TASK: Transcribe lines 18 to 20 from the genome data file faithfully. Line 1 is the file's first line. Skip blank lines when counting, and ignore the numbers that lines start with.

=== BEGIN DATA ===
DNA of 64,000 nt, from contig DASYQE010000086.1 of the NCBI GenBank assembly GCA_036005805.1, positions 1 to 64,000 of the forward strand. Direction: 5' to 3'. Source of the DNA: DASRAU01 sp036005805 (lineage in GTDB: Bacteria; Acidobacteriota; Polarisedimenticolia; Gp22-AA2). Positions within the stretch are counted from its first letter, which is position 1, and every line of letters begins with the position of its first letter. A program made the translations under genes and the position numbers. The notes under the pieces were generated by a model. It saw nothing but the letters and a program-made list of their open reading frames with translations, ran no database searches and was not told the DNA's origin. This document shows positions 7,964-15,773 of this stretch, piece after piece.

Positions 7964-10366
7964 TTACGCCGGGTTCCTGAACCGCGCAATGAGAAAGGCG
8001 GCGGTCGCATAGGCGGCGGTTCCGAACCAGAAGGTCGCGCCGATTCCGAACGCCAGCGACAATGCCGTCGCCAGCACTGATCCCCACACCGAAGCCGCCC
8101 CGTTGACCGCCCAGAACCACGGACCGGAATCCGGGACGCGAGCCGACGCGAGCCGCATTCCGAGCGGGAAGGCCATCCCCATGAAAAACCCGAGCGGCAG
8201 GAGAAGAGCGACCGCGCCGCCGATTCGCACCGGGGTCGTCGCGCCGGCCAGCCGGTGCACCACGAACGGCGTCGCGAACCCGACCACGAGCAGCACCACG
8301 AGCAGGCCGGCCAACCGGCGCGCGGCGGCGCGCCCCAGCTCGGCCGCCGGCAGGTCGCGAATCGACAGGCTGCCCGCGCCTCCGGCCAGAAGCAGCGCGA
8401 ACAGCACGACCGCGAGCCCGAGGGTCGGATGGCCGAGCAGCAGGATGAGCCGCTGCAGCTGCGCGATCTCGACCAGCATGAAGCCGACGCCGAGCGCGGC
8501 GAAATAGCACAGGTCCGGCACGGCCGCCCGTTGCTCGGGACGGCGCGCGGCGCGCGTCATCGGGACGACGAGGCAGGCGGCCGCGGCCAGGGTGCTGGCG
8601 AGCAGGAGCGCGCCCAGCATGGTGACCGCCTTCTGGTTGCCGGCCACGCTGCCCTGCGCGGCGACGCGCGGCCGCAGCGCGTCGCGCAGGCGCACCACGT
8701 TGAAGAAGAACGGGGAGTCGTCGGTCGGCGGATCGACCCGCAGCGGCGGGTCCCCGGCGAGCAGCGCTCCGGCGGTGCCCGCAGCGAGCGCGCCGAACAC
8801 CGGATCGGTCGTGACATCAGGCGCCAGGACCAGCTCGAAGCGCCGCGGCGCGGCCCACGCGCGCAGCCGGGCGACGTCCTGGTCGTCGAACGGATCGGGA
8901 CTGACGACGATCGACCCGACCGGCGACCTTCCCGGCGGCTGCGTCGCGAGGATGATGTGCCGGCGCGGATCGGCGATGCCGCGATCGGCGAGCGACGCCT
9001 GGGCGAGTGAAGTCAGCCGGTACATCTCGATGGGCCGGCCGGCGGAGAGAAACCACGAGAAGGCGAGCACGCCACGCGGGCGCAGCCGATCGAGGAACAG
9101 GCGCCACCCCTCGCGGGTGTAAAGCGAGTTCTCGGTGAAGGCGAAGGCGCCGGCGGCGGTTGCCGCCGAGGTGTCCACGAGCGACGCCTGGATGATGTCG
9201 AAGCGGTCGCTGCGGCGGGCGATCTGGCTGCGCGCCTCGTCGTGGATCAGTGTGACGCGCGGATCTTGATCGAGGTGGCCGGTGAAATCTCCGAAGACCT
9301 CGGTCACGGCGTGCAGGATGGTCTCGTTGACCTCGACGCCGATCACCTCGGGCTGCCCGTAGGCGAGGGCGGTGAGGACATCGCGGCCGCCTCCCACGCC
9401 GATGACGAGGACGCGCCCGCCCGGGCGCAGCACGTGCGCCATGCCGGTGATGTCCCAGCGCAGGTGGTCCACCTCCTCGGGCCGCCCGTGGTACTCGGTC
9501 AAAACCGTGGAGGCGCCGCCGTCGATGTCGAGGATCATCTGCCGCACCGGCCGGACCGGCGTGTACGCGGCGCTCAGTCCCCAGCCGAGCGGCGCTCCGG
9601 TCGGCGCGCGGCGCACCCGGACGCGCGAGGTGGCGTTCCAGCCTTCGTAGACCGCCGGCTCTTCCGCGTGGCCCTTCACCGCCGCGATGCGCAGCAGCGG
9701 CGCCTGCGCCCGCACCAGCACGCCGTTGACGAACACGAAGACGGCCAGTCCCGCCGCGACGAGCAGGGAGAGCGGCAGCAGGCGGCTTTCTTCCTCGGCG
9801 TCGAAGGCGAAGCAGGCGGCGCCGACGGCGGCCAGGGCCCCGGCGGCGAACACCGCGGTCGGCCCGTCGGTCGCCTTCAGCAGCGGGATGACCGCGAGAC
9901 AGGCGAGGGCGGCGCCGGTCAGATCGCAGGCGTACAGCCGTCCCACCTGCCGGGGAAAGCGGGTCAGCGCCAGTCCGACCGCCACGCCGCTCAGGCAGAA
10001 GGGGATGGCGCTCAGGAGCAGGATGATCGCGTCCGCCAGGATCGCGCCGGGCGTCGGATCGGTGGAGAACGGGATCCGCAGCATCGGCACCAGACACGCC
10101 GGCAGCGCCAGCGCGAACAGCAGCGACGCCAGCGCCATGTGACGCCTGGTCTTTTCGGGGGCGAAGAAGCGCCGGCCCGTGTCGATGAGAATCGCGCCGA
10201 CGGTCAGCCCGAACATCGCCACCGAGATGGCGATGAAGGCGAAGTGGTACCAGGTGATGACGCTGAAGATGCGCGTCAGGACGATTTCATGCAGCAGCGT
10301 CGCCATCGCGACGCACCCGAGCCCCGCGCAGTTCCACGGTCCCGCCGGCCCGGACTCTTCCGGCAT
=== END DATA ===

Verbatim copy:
9401 GATGACGAGGACGCGCCCGCCCGGGCGCAGCACGTGCGCCATGCCGGTGATGTCCCAGCGCAGGTGGTCCACCTCCTCGGGCCGCCCGTGGTACTCGGTC
9501 AAAACCGTGGAGGCGCCGCCGTCGATGTCGAGGATCATCTGCCGCACCGGCCGGACCGGCGTGTACGCGGCGCTCAGTCCCCAGCCGAGCGGCGCTCCGG
9601 TCGGCGCGCGGCGCACCCGGACGCGCGAGGTGGCGTTCCAGCCTTCGTAGACCGCCGGCTCTTCCGCGTGGCCCTTCACCGCCGCGATGCGCAGCAGCGG